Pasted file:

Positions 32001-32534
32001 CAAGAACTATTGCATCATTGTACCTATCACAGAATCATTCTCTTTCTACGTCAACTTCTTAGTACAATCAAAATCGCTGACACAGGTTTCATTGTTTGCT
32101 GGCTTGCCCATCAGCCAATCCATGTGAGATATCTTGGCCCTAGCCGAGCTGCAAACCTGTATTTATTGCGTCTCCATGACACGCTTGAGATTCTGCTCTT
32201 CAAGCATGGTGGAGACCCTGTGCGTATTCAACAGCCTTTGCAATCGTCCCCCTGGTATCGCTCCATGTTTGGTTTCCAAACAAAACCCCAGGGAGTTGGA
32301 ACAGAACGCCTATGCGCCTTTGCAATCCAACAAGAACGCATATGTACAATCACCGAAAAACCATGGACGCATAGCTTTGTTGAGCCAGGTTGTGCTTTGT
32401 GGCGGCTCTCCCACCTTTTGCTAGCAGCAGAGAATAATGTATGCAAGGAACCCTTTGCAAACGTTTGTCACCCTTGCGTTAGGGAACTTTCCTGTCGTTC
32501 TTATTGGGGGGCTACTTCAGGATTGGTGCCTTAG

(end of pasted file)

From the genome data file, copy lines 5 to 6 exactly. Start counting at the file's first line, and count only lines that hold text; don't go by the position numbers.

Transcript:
32301 ACAGAACGCCTATGCGCCTTTGCAATCCAACAAGAACGCATATGTACAATCACCGAAAAACCATGGACGCATAGCTTTGTTGAGCCAGGTTGTGCTTTGT
32401 GGCGGCTCTCCCACCTTTTGCTAGCAGCAGAGAATAATGTATGCAAGGAACCCTTTGCAAACGTTTGTCACCCTTGCGTTAGGGAACTTTCCTGTCGTTC